Editor's Note: In the run-up to the new year, Crosscut is sharing ten days of its best stories from 2011, each with a different theme. Today we are looking at coverage of the changing Northwest. This story, by Crosscut writer Robin Lindley, first appeared August 3.
LESCHI-Judicially Murdered Feb. 19, 1858
—Tombstone of Chief Leschi, Nisqually Leader
“Behind these words lies an essential story for all who are passionate about tolerance, dignity and justice,” writes Seattle author and attorney Michael Schein, in reference to Chief Leschi’s grim tombstone inscription.
In his new novel Bones Beneath Our Feet (Bennett and Hastings Publishing), Schein tells the story of Leschi, a brilliant orator and native leader, who faced off against the mercurial and ambitious first territorial governor of Washington, Isaac Ingall Stevens.
Schein’s tale grows out of the clash of native and white cultures in Washington Territory in the 1850s. Gov. Stevens was charged with removing native peoples from their ancestral lands and consigning them to reservations that were unsuitable for their fishing and other traditional means of sustaining their lives.
Chief Leschi, of the Nisqually tribe, was initially welcoming to white American settlers or “Bostons,” as the natives referred to them, but he objected to the Medicine Creek Treaty of 1854 that assigned his tribe to a small, barren reservation that was cut off from the sacred river where the Nisquallys had fished for generations. For Leschi, the treaty was a result of duplicity, threat, and manipulation by the Bostons, led by Stevens.
Leschi pledged to resist Stevens' removal policy and led native people in a series of skirmishes in the Puget Sound War of 1855-1856. Leschi evaded capture for months, to the chagrin of an ever more wrathful Stevens, but was eventually betrayed by a relative and arrested.
After his apprehension, Leschi was charged with the “murder” of an American volunteer soldier, A. B. Moses, who was killed in a skirmish with Indians in October 1855. The evidence against Leschi was tenuous and the killing occurred during a wartime incident involving two combatant forces. The first trial of Leschi ended in a hung jury. But Leschi was convicted of murder following a second trial, and was executed by hanging on February 19, 1858.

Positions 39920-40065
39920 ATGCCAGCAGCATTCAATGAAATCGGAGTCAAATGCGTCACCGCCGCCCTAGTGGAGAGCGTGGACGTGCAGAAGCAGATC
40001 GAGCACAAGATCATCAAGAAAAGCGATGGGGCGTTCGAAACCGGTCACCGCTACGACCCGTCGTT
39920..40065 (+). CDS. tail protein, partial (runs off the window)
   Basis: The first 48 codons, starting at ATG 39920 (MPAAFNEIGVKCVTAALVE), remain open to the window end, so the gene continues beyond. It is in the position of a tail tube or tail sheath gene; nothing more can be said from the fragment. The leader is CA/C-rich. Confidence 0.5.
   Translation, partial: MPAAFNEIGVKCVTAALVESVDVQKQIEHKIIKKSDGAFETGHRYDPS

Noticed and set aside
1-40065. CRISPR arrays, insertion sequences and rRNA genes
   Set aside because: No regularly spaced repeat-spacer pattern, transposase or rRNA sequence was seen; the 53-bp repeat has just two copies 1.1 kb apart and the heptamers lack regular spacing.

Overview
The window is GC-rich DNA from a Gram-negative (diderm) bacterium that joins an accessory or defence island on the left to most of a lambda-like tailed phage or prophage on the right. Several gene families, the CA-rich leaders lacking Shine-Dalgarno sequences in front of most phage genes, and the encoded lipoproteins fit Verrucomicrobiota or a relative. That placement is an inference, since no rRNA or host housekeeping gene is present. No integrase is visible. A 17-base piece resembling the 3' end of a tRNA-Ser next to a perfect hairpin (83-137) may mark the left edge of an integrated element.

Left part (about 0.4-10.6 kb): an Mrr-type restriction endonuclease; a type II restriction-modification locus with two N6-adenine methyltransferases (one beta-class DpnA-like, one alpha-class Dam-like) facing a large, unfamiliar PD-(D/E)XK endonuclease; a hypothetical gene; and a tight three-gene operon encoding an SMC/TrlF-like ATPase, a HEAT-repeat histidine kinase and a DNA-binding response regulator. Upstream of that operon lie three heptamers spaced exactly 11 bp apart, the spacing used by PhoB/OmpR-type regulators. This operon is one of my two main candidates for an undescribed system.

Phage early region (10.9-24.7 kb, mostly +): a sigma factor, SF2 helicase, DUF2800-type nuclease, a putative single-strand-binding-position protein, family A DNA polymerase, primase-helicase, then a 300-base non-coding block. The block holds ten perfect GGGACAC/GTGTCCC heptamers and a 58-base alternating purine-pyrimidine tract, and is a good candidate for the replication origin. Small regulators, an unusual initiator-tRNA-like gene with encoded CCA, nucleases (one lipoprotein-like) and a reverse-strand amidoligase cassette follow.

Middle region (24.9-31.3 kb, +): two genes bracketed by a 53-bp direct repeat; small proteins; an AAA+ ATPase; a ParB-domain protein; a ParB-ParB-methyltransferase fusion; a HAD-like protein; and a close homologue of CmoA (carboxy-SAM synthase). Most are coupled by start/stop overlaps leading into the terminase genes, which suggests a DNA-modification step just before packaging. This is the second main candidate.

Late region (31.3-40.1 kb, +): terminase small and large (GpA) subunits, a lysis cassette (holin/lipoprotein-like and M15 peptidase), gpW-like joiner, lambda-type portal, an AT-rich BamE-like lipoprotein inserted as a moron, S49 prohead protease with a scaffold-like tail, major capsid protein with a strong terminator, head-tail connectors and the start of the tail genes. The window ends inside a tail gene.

In 2004, a special historical court of inquiry exonerated Chief Leschi on the charge of murder on the basis that both he and Moses were legal combatants in a war. State Supreme Court Justice Gerry Alexander announced the decision, stating, "Chief Leschi should not, as a matter of law, have been tried for the crime of murder." The decision represented a victory in the efforts of the Nisqually tribe to clear the name of their legendary chief.
Schein’s fictionalized account of the Puget Sound War remains true to the historical record, while exploring not only the lives of Leschi and Stevens but also the loves, hopes, fears and struggles of other natives, white settlers, and military officials who figured in the conflict and the ensuing legal proceedings.
Schein is an acclaimed author, attorney and poet. He recently sat down and discussed his historical novel on Puget Sound at a Ballard coffee shop.
Lindley: What sparked your interest in the Chief Leschi case?
Schein: In 2004 I heard news reports that a historical court of inquiry was convened to look into it. That reminded me of a student paper on the Chief Leschi case when I was teaching American legal history at Seattle University. The topic was fascinating. So I watched, probably on TVW, the proceedings of the historical court of inquiry.